The first half of the book rounds off with a section providing tools for doing history.  Mansfield suggests that students of history looking into a period of the past study that period's religion, culture, law, education, and art.  Each of these areas provides special insight into what is of the greatest concern to the people the student studies. 

The last half of the book is comprised of five historical sketches and some bibliographic material for getting started on the journey of reading history like a Christian.  The sketches are intended to demonstrate in brief how a Christian view of history works when applied to specific historical persons, events, or periods.  The bibliographical information is helpful in providing initial outlets for further study. 

The book is brief, only 126 pages.  It is seems to be written with middle school students in mind.  It is not a challenging or intimidating read, though it remains very interesting and very important.  The author writes well and with humor.  I happily recommend this book to all, but Christian teachers and students of history will benefit from it particularly.  It would serve as a fine text for a middle or high school level course.

January 24, 2010

A Christian Vision of History and the Lordship of Christ in Education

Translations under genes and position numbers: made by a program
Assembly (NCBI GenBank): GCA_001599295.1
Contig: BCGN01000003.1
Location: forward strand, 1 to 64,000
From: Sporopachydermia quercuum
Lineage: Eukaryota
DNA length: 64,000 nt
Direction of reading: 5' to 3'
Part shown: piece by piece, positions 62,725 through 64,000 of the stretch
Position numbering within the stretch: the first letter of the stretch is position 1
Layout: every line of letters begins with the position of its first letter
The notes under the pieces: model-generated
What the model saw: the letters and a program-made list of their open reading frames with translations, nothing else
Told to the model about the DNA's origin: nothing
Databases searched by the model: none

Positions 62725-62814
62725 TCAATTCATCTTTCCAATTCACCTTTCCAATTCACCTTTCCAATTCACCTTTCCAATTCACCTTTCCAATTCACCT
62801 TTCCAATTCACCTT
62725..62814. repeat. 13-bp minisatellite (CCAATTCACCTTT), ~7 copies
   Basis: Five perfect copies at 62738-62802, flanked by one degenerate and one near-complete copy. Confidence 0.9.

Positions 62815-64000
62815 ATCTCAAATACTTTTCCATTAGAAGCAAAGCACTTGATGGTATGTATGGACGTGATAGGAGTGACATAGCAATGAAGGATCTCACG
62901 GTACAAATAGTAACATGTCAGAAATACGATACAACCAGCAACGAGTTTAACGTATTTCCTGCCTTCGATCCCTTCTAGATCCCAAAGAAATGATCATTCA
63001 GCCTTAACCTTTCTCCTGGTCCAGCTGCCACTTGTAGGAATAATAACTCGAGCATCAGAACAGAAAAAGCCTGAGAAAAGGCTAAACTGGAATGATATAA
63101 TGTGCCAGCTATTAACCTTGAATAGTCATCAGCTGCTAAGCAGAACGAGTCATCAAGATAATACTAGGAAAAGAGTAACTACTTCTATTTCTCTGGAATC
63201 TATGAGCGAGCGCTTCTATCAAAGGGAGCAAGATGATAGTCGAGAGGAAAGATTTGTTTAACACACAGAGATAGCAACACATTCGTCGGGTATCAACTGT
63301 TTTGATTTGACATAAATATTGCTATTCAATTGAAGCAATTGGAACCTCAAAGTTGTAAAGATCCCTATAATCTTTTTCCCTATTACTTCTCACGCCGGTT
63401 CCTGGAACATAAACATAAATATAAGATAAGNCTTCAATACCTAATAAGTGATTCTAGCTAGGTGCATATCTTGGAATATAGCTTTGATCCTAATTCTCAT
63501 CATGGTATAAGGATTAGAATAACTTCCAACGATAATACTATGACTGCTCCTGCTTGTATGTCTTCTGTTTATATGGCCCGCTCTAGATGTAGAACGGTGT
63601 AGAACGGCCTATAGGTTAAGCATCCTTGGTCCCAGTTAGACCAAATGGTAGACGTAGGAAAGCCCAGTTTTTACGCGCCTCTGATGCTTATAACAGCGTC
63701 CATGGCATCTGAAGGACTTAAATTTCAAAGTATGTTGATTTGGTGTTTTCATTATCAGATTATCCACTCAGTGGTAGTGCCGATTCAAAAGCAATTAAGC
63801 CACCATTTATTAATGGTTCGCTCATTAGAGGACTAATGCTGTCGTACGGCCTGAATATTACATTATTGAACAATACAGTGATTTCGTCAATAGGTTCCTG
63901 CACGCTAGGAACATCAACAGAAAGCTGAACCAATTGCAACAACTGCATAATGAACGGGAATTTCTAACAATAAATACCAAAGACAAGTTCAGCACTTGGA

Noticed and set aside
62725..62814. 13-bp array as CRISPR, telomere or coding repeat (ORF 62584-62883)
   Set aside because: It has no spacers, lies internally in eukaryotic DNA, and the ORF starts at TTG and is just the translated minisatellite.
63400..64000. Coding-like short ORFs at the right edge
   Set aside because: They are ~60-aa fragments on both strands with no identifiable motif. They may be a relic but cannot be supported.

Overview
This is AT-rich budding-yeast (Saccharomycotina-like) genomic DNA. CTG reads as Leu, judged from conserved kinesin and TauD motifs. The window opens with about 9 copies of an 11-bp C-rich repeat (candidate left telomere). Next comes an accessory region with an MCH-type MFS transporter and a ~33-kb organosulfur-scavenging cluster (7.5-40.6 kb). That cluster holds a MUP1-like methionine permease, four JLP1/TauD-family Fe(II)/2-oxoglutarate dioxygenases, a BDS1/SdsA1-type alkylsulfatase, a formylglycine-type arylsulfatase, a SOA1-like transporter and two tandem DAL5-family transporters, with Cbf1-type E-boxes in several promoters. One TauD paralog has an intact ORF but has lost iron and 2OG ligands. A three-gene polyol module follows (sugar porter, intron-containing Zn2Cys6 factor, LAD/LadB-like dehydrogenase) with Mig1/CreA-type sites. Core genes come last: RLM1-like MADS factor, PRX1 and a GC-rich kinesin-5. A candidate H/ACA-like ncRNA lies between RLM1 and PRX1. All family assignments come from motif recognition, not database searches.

I’ve been reading and thinking lately on what it means to have a Christian view of history. What is history and why should we study it as Christians? Is it really that important or can we just be glad that all those dark times are in the past? To understand the importance of the issue we need to consider how the implications of two opposing views play out. We will then see that how we answer these questions profoundly affects the way we approach education.

The first view is the one which has been adopted in popular society – an evolutionary vision of history. In this vision, history is all progress. Humanity is the result of the advance from an accidental explosion to the formation of planets and galaxies, from the first cellish critter oozing out of the primordial goop to the resulting mutli-celled creatures accidents and then from monkeys to men. Two implications of this view are worth noting. First, from an evolutionary perspective, things are supposed to be progressing up the evolutionary ladder. This, of course, means that the past has nothing to teach us. All of history can only be thought of as earlier and less advanced. To consider the ideas of our predecessors would be to consider the ideas of those further back on the evolutionary chain than we. It would be like studying the ideas of monkeys. Second, from an evolutionary perspective history is a matter of chance, an accident. And if it is an accident, what sense is there in searching for meaning in it? Randomness has no meaning. So, an evolutionary philosophy of history leaves us with a meaningless past the study of which would be a regression of ideas, civilization, and nature.